Ukraine will be able to spend the money in several areas, including military, economic, humanitarian and reconstruction needs, the official said.

From left, European Council President Charles Michel, German Chancellor Olaf Scholz, Canada’s Prime Minister Justin Trudeau, French President Emmanuel Macron, Italian Prime Minister Giorgia Meloni, US President Joe Biden, Japan’s Prime Minister Fumio Kishida, Britain’s Prime Minister Rishi Sunak and European Commission President Ursula von der Leyen stand for a group photo at the G7, June 13, 2024, in Borgo Egnazia, Italy. (AP/Alex Brandon)

The leaders’ statement on Friday will also preserve the option of confiscating the Russian assets entirely, for which the allies have yet to secure the political will, largely citing legal and financial stability concerns.

Biden and Zelensky met Thursday for the second time in two weeks to discuss the security agreement as the group of wealthy democracies has been looking for new ways to bolster Ukraine’s defenses against Russia.

The agreement on using frozen Russian assets to benefit Ukraine comes several months after the White House broke through a logjam in Congress that had stalled approval of some $60 billion in US aid for Ukraine. The delay gave Russia time to make up ground on the battlefield. Biden publicly apologized to Zelenskyy for the holdup when they met last week in France.

The security agreement does not commit US troops directly to Ukraine’s defense against Russia. Biden does not want the US to be pulled into a direct conflict with nuclear-armed Moscow.

The pact, which would remain in effect for 10 years, does not offer Ukraine any new money but includes a commitment by the US to work with Congress on a source of sustainable funding for the future. Text of the agreement released by the White House also describes how the US will coordinate with Ukraine and other US allies and partners to ensure Ukraine has the military, intelligence and other means necessary to defend itself and deter Russian aggression.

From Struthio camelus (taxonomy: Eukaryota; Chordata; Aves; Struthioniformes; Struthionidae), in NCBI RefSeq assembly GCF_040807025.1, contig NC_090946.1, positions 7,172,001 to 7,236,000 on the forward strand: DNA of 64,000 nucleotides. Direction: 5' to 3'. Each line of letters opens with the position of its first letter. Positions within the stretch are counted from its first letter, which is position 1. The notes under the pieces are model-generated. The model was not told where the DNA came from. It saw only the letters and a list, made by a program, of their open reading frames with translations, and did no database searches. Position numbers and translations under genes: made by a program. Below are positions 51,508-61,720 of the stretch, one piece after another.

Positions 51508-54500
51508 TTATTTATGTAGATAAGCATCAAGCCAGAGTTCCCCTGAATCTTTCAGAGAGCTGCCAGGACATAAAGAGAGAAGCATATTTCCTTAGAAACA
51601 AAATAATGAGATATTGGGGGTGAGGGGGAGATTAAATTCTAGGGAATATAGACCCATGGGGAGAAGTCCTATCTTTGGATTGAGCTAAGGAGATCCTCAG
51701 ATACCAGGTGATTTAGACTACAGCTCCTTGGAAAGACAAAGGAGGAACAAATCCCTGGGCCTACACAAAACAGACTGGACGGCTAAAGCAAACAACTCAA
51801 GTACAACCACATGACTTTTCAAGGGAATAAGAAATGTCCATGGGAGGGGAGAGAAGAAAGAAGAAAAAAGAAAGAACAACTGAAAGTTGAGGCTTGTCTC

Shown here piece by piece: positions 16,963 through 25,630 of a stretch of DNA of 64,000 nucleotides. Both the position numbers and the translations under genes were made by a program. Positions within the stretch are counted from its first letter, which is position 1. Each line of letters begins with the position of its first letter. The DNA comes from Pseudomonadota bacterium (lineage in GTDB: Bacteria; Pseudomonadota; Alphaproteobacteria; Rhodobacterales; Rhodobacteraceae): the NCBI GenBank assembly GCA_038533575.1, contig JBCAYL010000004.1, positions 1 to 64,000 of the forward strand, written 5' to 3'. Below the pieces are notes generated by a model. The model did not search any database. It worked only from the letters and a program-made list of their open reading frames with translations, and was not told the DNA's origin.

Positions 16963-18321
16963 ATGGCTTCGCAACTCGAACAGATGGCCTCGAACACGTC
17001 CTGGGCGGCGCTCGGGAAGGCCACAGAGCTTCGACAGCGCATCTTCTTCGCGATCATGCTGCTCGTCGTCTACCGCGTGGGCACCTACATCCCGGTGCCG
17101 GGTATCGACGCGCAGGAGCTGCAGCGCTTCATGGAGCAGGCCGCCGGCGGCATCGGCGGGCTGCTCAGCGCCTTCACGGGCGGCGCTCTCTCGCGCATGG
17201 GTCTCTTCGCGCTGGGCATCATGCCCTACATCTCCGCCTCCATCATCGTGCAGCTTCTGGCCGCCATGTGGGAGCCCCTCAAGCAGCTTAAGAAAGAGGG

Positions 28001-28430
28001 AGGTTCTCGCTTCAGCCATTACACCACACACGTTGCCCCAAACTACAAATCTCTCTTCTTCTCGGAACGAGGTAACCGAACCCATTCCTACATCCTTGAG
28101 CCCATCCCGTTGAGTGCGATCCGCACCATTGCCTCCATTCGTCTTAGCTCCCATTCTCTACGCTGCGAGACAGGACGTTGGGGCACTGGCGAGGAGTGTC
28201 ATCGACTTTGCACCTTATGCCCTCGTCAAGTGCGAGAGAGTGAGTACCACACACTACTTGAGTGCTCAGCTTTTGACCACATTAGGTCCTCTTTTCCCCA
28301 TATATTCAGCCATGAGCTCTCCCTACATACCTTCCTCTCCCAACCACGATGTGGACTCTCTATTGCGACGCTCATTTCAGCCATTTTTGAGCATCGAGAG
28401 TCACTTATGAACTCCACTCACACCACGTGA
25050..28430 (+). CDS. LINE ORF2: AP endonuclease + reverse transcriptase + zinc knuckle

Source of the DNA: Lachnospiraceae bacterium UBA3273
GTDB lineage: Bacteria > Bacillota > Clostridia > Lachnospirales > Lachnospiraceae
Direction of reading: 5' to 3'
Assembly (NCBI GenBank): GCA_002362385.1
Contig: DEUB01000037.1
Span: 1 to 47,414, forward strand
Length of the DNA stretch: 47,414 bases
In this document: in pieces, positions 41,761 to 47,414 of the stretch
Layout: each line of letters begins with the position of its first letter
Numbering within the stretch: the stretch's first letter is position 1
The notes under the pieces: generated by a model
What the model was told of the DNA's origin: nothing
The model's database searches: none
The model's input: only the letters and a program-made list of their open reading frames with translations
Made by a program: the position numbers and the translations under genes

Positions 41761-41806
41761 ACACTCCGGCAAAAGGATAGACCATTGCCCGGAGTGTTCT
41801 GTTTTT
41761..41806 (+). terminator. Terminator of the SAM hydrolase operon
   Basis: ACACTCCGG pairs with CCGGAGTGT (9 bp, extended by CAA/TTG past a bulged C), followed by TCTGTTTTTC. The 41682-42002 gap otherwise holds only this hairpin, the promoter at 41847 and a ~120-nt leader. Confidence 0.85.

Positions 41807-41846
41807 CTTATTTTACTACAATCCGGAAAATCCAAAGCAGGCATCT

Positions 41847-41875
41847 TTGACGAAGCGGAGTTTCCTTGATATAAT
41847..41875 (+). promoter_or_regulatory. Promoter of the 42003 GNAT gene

The US and Ukraine would also consult “at the highest levels” in the event of a future armed attack by Russia against Ukraine. Either side can terminate the agreement in writing with six months’ notice, which means a future US president, including Trump if elected in November, could cancel the arrangement.

File – Republican presidential candidate, former President Donald Trump speaks at a campaign rally Sunday, June 9, 2024, in Las Vegas. (AP/John Locher)

Scores of countries and organizations are set to meet over the weekend in Switzerland to discuss peace for Ukraine. Biden is not attending the summit, which has disappointed Zelensky. Vice President Kamala Harris will represent the US instead while the Democratic president attends a campaign fundraiser in Los Angeles.

It wasn’t just Ukraine that occupied the allies’ attention.

Biden announced that Italy was joining a G7 initiative to provide development assistance to Africa, which is meant as a bulwark against growing Chinese influence on the continent. Biden said $60 billion mobilized by the US and the G7 is proof “democracies can deliver,” as the US and its allies warn that China’s investments come attached with geopolitical and economic demands.

The annual summit opened Thursday in Italy’s picturesque Puglia region in the south, with leaders meeting in private to discuss the wars in Gaza and Ukraine and other mutual concerns.

The Group of Seven industrialized democracies — the US, Britain, Canada, France, German, Italy and Japan, plus European governing bodies — meets annually. Italy holds the rotating presidency this year, and Prime Minister Giorgia Meloni is hosting her counterparts.